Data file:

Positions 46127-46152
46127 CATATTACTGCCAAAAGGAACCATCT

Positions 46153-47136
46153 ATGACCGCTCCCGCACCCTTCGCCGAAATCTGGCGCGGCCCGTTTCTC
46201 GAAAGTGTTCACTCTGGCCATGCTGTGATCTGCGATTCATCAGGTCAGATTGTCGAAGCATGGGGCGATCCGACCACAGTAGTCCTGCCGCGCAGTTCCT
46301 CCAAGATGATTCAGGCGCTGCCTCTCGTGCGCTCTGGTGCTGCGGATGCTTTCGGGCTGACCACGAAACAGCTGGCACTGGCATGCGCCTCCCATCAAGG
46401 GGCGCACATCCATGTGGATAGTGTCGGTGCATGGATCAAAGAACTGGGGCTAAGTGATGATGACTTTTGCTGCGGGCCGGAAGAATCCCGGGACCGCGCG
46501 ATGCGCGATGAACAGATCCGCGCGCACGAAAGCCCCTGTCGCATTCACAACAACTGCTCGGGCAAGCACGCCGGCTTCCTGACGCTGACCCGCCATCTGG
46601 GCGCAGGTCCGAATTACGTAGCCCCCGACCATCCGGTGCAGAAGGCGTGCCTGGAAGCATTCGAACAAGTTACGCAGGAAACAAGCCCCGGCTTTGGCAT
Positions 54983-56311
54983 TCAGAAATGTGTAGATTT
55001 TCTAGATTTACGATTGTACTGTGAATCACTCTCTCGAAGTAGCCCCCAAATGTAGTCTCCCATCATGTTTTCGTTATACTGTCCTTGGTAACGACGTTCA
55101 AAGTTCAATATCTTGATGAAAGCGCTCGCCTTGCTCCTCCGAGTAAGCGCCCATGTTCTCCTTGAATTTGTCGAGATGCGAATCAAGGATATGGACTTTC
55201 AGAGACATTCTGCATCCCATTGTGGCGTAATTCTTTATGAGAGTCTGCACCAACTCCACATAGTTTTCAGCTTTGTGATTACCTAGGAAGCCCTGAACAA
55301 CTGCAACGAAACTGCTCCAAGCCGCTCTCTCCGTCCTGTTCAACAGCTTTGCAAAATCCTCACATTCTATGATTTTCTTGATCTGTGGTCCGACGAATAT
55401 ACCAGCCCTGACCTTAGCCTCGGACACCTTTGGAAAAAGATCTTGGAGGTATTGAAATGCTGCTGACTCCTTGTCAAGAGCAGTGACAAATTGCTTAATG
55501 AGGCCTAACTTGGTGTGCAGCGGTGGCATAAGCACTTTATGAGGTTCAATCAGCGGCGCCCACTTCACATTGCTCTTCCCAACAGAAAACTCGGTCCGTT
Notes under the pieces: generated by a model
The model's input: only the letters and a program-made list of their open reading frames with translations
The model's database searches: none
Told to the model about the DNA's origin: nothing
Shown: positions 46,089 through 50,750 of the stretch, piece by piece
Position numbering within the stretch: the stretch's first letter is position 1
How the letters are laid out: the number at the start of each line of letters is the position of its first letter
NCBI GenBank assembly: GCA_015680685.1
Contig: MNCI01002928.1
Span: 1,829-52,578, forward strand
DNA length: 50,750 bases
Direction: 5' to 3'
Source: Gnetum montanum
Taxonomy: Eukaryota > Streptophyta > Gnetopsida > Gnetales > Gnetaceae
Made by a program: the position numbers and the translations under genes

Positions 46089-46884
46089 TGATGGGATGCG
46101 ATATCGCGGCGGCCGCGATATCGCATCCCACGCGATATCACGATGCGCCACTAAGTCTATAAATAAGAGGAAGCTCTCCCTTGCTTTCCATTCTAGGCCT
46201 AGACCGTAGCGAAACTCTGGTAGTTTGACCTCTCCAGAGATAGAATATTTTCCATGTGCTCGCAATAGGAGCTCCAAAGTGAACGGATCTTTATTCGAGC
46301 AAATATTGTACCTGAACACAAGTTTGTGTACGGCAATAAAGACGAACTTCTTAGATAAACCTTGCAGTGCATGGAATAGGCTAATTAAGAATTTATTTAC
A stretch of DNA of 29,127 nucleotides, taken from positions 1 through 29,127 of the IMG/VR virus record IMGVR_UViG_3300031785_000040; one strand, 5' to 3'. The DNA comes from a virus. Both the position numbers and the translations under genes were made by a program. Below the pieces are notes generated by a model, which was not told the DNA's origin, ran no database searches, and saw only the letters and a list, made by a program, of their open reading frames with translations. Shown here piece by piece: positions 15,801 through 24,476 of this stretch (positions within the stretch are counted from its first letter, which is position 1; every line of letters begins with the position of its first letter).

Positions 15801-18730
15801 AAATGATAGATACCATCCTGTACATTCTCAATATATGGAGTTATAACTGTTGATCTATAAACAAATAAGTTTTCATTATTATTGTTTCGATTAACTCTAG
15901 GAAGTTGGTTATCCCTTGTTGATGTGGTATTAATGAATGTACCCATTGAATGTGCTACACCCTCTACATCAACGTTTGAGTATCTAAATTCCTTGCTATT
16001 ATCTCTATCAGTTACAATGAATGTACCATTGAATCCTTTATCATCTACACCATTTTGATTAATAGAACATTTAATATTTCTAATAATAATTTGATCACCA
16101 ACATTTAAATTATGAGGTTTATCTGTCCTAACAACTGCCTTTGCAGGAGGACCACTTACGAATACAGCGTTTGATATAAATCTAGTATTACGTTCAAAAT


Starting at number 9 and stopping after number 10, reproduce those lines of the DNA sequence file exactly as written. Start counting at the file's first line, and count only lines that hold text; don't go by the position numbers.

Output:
46601 GCGCAGGTCCGAATTACGTAGCCCCCGACCATCCGGTGCAGAAGGCGTGCCTGGAAGCATTCGAACAAGTTACGCAGGAAACAAGCCCCGGCTTTGGCAT
Positions 54983-56311